With conventional gas pipelines, only components like pumps, compressors, measuring and control units need to be replaced when switching to a blend of 25 % hydrogen or higher. Inner lining of pipelines or other large-scale modifications are not necessary.6

Hydrogen in natural gas pipelines: comparable capacities

Hydrogen and natural gas differ tremendously in their energy density by volume. H2 offers roughly 1/3 of the energy fossil gas carries in the same volume. This seems problematic at first glance, as this would mean that a pipeline previously transporting natural gas would deliver only a third of the energy when turned into a hydrogen pipeline.


However, this is not the case as hydrogen is far less dense than fossil gas, allowing for higher flow rates. A natural gas pipeline repurposed for hydrogen can still deliver 80 to 90 % of the original energy transport capacity under otherwise identical conditions.7

How KNF can help converting natural gas pipelines to hydrogen

With decades of experience in hydrogen applications, KNF understands the special requirements this energy carrier holds. KNF pumps are used throughout the world for H2 applications like transportation, processing, analysis, and delivery to fuel cells. For small-scale operations and lab applications, KNF also offers pipeline feed solutions. We provide pumps for natural gas pipeline applications like leak detection.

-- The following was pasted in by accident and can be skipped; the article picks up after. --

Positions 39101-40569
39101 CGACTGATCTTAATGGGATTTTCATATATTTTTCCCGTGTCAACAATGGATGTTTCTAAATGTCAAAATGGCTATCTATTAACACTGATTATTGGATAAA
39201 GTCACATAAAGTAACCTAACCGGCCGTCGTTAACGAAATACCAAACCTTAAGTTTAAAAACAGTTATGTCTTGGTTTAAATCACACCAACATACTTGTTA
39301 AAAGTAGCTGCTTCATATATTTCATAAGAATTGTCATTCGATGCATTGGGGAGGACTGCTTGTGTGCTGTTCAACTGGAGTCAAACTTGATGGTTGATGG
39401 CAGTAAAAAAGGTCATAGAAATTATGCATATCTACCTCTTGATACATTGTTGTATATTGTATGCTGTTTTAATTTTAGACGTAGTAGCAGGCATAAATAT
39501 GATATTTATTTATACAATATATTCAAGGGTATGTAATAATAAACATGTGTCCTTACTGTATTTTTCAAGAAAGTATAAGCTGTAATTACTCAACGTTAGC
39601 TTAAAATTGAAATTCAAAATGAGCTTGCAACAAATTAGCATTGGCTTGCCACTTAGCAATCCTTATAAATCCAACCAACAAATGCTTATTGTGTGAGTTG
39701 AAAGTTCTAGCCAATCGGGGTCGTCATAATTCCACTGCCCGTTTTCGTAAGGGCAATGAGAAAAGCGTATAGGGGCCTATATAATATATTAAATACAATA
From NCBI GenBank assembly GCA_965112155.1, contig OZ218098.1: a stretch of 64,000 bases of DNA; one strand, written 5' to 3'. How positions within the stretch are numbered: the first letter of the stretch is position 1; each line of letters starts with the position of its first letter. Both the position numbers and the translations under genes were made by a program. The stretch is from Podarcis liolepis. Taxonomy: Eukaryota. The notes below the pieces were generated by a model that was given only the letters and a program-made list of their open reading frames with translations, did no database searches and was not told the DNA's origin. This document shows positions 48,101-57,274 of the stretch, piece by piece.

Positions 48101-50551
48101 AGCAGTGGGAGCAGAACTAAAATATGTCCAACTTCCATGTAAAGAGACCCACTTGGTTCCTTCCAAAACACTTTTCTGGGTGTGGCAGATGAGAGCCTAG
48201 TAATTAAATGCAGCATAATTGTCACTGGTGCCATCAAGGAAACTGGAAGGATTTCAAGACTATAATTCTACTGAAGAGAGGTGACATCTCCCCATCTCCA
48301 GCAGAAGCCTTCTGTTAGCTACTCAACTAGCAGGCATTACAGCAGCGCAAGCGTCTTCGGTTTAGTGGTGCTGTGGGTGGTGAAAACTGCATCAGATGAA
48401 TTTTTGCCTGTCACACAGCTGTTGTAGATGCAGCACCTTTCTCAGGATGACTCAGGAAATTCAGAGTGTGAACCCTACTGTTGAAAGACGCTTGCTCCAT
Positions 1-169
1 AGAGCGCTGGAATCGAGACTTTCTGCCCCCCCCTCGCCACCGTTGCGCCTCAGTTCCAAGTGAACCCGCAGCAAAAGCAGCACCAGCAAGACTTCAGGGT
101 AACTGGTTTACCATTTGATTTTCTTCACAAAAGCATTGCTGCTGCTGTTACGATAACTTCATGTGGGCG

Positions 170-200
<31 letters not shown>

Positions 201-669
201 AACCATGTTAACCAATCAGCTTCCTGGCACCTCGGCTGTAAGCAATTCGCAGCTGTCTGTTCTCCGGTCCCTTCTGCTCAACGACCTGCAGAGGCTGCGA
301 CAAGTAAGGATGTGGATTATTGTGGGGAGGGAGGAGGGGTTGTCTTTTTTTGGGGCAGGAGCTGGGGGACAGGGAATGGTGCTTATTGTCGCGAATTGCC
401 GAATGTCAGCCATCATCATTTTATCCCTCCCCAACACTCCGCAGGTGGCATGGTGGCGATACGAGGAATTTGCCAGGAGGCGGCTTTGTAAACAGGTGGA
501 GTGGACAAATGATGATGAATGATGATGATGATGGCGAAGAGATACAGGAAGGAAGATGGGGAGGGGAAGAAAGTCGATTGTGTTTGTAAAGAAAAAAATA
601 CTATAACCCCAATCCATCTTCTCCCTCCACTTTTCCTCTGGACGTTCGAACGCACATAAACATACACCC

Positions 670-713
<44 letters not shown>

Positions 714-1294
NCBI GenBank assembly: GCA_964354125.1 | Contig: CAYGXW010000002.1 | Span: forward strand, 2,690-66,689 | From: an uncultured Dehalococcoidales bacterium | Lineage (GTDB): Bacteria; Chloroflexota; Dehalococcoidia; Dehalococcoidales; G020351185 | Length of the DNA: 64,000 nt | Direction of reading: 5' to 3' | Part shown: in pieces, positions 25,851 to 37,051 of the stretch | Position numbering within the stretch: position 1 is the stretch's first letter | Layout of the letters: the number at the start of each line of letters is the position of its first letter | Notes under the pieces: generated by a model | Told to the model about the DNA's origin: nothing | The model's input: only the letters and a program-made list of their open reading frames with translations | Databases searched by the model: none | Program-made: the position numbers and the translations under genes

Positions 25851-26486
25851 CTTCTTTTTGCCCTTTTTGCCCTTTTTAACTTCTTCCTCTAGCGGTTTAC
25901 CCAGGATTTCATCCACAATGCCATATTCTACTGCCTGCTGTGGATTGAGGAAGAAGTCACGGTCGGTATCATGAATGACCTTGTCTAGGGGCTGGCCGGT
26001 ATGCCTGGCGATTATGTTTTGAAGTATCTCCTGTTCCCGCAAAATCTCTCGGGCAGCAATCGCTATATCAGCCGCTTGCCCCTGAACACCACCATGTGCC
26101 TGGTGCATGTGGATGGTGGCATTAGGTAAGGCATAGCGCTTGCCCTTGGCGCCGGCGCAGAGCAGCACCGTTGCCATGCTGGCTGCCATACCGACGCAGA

Based on a proven modular approach, the pumps can be customized to almost every application. KNF can quickly deliver high-quality pumps that offer outstanding safety and reliability and are tailored to specific applications like using hydrogen in natural gas pipelines.


1 Khan, N., Dilshad, S., Khalid R., Kalair, A. R. &  Abas, N. (2019). Review of energy storage and transportation of energy. Energy Storage. Retrieved January 7, 2022 from https://doi.org/10.1002/est2.49


2 Semeraro, M. A. (2021). Renewable energy transport via hydrogen pipelines and HVDC transmission lines. Energy Strategy Reviews, Volume 35. Retrieved January 7, 2022 from https://doi.org/10.1016/j.esr.2021.100658


3 Brezonick, M. (2020). European Consortium Plans Repurposed Hydrogen Pipeline. Diesel & Gas Turbine Worldwide. Retrieved January 7, 2022 from https://www.dieselgasturbine.com/8009372.article


4 Jewkes, S. (2020). TAP pipeline explores feasibility of blending hydrogen. Retrieved January 7, 2022 from https://www.reuters.com/article/tap-hydrogen-study/tap-pipeline-explores-feasibility-of-blending-hydrogen-idUKKBN28J2EH


5 NREL. (2020). HyBlend Project To Accelerate Potential for Blending Hydrogen in Natural Gas Pipelines. Retrieved January 7, 2022 from https://www.nrel.gov/news/program/2020/hyblend-project-to-accelerate-potential-for-blending-hydrogen-in-natural-gas-pipelines.html


6 Nationaler Wasserstoffrat. (2021). Wasserstofftransport. Retrieved January 7, 2022 from https://www.wasserstoffrat.de/fileadmin/wasserstoffrat/media/Dokumente/NWR_Wasserstofftransport_WEB-Bf.pdf


7 Ibid.